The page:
If you are suffering from a pre-existing condition or a chronic condition this can be included under the EHIC scheme, but you must not use the EHIC if you are travelling to a country for the purpose of obtaining medical treatment.

For UK citizens, there are three ways of applying for your EHIC from the Department of Health:
1. Apply online (normal EHIC delivery time 7 days)
2. By phoning 0845 606 2030 (normal EHIC delivery time 10 days)
3. By post, using an EHIC form and pre-addressed envelope supplied by the Post Office (normal EHIC delivery time 21 days).

The EHIC should never be considered as an adequate alternative for a comprehensive travel insurance policy. For further information on the European Health Insurance Card (EHIC), please read the
DOH's Health Advice For Travellers.

The Republic of Ireland introduced the EHIC much earlier than the UK, back in June 2004. More details of how to apply, if you live in ROI.

Please note that the European Health Insurance Card is a replacement for the E111, which ceased to be valid as from 31 December 2005.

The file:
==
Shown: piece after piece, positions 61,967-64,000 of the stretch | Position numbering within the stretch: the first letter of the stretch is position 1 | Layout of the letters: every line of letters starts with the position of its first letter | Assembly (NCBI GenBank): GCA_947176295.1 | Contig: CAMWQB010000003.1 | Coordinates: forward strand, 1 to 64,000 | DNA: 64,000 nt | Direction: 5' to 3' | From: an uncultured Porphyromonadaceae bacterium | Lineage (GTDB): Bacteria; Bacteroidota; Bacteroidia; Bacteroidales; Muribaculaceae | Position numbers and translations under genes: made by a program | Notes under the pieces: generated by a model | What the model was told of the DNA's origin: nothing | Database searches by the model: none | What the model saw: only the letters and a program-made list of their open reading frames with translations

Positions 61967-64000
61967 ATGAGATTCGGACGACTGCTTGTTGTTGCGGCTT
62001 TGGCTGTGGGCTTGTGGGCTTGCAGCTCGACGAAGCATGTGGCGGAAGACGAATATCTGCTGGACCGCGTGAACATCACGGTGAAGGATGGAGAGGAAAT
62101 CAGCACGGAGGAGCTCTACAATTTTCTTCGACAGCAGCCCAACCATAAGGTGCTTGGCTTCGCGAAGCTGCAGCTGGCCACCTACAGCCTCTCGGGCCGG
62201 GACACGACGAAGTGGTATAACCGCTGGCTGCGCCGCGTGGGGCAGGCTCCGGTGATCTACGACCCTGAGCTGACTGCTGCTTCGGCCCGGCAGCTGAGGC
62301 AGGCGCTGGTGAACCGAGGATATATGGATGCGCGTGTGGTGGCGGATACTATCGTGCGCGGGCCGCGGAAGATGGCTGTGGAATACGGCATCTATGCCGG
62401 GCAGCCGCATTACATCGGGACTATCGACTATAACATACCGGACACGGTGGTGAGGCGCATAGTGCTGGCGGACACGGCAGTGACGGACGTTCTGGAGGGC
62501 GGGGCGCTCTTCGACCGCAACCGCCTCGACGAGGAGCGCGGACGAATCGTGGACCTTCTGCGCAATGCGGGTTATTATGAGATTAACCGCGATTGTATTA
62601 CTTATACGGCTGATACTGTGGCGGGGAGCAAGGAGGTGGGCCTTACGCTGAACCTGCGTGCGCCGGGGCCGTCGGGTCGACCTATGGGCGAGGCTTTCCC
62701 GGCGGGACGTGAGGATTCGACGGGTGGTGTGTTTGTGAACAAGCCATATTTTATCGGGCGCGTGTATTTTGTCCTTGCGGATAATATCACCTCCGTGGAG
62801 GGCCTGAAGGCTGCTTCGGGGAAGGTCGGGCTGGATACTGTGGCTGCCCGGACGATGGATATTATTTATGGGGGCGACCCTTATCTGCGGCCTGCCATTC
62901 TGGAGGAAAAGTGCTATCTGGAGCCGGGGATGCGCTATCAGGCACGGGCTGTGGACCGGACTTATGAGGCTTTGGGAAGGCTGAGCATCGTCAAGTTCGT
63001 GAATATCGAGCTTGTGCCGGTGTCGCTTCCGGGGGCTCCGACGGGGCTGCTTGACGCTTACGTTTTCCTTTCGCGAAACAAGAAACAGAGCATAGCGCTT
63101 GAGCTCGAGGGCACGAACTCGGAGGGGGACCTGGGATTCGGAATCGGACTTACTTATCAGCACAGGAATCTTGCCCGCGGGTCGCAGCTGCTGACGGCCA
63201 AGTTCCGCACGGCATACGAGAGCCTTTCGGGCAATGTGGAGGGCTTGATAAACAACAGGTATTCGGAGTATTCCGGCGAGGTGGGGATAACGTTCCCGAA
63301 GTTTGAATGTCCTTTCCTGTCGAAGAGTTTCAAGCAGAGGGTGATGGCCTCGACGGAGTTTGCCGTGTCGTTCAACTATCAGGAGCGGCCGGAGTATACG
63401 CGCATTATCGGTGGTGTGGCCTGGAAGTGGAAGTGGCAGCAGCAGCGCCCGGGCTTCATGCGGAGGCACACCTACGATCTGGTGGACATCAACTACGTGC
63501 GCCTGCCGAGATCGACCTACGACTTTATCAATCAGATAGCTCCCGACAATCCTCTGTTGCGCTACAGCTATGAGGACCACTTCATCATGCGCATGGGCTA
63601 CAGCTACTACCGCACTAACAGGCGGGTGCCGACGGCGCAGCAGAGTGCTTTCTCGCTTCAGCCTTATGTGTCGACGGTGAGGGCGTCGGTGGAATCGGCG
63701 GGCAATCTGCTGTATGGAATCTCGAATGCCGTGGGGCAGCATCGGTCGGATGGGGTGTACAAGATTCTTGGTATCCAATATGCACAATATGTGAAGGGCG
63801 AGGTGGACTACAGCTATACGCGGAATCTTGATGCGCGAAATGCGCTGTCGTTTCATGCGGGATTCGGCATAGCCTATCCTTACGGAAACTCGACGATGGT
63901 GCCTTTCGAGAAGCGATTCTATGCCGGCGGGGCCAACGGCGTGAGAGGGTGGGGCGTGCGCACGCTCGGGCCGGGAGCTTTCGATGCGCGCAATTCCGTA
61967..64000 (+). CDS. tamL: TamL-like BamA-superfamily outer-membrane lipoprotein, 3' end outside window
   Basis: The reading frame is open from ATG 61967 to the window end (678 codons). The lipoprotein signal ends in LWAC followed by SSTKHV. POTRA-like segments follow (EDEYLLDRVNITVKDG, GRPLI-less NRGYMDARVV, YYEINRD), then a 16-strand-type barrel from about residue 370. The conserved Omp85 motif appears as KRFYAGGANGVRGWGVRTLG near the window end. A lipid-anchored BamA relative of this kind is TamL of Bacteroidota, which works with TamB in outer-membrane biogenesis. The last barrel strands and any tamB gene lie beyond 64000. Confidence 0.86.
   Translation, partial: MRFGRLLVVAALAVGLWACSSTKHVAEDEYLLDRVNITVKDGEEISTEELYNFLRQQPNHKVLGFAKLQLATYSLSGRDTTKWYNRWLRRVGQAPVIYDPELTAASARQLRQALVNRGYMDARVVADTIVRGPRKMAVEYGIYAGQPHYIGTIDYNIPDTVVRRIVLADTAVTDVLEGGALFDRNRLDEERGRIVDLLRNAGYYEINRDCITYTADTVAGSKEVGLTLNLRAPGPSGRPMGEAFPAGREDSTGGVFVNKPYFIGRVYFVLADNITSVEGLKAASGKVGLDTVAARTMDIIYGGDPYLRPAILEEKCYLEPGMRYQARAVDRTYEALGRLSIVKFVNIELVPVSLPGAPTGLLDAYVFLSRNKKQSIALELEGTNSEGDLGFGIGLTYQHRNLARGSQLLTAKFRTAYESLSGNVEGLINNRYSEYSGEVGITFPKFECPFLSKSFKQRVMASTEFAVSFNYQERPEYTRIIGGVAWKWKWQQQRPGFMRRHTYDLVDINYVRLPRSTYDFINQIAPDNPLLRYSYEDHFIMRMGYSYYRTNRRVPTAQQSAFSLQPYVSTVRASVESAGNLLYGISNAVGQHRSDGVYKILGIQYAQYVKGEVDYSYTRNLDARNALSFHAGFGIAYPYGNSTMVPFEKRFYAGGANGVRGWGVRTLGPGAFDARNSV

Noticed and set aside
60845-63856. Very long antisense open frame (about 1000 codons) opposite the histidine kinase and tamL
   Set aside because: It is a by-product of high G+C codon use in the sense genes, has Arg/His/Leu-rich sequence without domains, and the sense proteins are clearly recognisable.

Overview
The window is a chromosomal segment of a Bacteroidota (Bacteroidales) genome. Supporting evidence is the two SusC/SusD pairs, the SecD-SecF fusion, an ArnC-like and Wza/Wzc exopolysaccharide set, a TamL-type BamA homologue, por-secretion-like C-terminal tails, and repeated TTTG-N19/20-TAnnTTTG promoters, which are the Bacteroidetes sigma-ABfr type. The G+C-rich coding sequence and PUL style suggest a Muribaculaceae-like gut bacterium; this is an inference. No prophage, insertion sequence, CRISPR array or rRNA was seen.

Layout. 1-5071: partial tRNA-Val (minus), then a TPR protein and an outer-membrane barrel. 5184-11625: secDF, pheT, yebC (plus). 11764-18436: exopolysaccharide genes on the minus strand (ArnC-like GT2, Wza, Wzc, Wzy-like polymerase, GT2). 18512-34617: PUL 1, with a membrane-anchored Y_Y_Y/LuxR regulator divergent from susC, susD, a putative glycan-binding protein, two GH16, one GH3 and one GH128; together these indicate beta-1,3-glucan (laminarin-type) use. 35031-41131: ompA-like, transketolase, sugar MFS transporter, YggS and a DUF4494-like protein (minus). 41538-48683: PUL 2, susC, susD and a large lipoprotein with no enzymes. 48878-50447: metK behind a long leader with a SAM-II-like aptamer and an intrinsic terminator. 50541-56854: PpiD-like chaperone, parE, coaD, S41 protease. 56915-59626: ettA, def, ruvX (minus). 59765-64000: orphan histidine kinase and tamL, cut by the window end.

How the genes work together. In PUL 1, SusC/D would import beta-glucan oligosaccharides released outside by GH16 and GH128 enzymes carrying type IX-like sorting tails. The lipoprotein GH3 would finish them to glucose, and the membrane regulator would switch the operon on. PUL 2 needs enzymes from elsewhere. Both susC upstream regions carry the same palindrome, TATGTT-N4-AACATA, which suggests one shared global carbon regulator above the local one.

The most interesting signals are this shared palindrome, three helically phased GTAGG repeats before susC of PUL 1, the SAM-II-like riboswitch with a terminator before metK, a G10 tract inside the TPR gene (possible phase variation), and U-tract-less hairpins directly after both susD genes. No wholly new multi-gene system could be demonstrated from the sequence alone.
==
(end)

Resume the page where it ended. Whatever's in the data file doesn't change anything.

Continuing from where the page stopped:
Drinking Water

Water supplies are safe to drink throughout the country. Tap water will either be from the municipal mains water supply or from a local underground well.

Slovenia is famous for its “Radenska” mineral water. It is said to have healing properties. It can be found bottled in most shops alongside the usual brands.



Citizens of Australia, Canada, Israel, Japan, the USA and most European countries do not require visas for stays of up to 90 days. Citizens of other countries can get 90-day visas in advance at any Slovenian embassy or consulate, or 30-day visas on arrival.